- The Washington Times - Monday, September 17, 2001

The evacuation of the Capitol during last week's terrorist attacks was so confusing and disorganized that the chief of staff for House Majority Whip Tom DeLay later devised a plan only for that office in future emergencies:
Staffers are simply to exit if they feel they are in danger.
Another couple, working in separate offices at the Capitol and frustrated by two chaotic evacuations in one week, have agreed that during the next exodus they will meet at a designated tree.
That's not the way it is supposed to work in a government complex with hundreds of offices and thousands of tourists wandering about on any given day. After receiving orders from the sergeants-at-arms in the House and Senate, Capitol Police are to lead evacuations.
Two emergencies last week, however, revealed serious flaws in the plan, and Capitol Police spokesman Lt. Dan Nichols is promising an internal review.
"All those things need to be reviewed," said Sen. Chuck Hagel, Nebraska Republican. "There's no question it will all be tightened up considerably."
On Tuesday, many in Congress were watching on television as planes hijacked by terrorists crashed into the World Trade Center in New York. At 9:38 a.m., another plane slammed into the Pentagon, sending into the air a plume of black smoke that was easily visible from the Capitol.
Various politicians and their aides reasoned that the Capitol could be next. They decided to evacuate, despite getting no word from top security officials.
"We were racing past tourists who were still visiting the Capitol and past guards still at their posts," said a senior Senate Republican aide. "We gave our own evacuation order and exited in a tremendous bipartisan fashion."
According to procedure, Capitol Police are to carry out an evacuation after receiving the order from their watch commander, who in turn gets the word from the sergeants-at-arms in the House and Senate. But on Tuesday, a haphazard evacuation was under way for at least several minutes before police officers got the order from their superiors. Some officers radioed their supervisors in the interim to request guidance.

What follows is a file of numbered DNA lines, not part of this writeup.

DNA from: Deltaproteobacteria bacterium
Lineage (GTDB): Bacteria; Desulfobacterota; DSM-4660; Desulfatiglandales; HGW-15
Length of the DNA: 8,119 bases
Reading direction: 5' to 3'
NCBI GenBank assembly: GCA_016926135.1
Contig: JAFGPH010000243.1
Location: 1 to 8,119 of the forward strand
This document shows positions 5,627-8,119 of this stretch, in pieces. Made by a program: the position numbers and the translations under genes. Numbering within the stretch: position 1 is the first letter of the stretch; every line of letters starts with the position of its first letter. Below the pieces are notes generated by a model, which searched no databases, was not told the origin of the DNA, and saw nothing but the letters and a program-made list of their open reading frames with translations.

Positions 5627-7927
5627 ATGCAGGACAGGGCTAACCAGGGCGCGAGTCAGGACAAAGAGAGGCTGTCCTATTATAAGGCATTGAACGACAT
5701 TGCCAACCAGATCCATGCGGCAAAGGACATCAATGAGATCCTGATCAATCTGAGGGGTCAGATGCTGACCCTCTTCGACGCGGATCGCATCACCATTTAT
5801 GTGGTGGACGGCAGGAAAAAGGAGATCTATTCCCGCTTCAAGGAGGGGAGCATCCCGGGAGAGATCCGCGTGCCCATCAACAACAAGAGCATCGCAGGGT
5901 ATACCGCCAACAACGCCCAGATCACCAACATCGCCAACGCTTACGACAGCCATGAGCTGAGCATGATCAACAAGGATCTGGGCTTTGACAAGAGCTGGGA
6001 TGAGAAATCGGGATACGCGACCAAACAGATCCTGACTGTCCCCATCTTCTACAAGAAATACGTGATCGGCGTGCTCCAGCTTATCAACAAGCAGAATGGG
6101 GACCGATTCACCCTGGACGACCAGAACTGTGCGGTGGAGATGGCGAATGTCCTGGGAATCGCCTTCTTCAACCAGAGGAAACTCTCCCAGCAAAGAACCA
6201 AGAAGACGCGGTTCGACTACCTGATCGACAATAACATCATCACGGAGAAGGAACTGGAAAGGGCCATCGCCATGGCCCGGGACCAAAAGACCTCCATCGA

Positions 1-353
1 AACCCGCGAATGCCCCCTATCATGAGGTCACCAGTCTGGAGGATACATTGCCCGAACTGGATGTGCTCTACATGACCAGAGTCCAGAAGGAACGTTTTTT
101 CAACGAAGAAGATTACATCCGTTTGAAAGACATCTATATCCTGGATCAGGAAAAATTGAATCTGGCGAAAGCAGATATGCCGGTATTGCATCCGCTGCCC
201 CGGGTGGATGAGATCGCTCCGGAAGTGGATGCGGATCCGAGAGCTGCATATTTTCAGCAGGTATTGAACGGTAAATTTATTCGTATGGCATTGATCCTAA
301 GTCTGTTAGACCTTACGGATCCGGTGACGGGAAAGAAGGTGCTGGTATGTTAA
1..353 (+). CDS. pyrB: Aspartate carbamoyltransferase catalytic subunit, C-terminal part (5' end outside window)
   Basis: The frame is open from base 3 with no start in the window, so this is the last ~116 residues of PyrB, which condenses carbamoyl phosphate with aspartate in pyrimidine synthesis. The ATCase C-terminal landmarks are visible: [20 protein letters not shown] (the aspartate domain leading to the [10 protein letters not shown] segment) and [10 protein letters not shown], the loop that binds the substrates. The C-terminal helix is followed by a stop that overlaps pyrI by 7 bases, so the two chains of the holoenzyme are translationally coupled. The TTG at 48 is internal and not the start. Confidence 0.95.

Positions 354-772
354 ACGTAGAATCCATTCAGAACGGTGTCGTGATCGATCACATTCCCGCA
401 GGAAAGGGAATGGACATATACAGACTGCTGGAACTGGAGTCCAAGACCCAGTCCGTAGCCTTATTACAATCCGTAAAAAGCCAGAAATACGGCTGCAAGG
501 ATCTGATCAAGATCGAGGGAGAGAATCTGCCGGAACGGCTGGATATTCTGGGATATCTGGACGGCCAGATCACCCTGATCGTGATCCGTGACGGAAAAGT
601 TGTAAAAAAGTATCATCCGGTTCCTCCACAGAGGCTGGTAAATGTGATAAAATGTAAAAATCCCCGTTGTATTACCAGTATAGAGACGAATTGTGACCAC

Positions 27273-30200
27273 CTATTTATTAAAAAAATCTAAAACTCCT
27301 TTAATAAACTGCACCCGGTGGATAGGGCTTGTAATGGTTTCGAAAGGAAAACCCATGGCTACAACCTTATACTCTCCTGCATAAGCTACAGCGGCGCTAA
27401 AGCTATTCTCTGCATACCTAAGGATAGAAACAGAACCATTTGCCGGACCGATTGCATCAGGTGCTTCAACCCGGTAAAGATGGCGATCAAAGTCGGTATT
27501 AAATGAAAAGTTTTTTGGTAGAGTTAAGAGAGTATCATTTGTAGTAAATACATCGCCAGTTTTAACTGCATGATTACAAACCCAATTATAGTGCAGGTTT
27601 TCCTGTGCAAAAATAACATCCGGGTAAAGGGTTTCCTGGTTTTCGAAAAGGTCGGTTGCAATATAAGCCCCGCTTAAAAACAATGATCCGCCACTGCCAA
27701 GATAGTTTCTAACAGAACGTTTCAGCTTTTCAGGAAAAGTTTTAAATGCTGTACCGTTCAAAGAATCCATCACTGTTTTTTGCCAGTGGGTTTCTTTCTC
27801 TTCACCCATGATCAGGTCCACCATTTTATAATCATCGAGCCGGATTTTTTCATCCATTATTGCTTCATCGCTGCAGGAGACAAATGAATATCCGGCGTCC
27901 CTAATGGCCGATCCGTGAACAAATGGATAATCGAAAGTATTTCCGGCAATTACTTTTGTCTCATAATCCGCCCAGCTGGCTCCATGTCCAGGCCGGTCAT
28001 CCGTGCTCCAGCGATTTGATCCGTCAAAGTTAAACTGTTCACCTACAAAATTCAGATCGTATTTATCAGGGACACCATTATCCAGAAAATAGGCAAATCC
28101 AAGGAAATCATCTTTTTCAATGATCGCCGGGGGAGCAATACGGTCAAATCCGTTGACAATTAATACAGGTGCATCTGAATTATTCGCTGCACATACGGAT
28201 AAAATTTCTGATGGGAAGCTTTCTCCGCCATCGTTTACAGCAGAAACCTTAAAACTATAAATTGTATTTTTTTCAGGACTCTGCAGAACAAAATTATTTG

"I'll admit it was controlled chaos," Lt. Nichols said. "Can we do it better? We're going to examine ways to do it better."
Congressional staffers and lawmakers were uniform in their praise for the rank-and-file officers, saying the police got everyone out of the buildings safely in an incredibly stressful situation and remained indoors even as reports circulated of a hijacked plane headed for the Capitol.
Communication was disjointed. Some lawmakers say they never received the evacuation order. Speaker J. Dennis Hastert, third in succession to the presidency, was being spirited away by security forces when he received a call on his mobile phone from Minority Leader Richard A. Gephardt asking what was going on. Mr. Hastert told Mr. Gephardt to leave the building.
Helicopters eventually took the congressional leaders to Andrews Air Force Base, and they then flew to a secure location, believed to be in northern West Virginia. Meanwhile, other key members of Congress were left in an information vacuum.
Sen. Richard C. Shelby, Alabama Republican and ranking member of the Senate Intelligence Committee, found himself standing on a sidewalk near the Capitol Police headquarters five hours after the attacks began, with still no word on what was happening.

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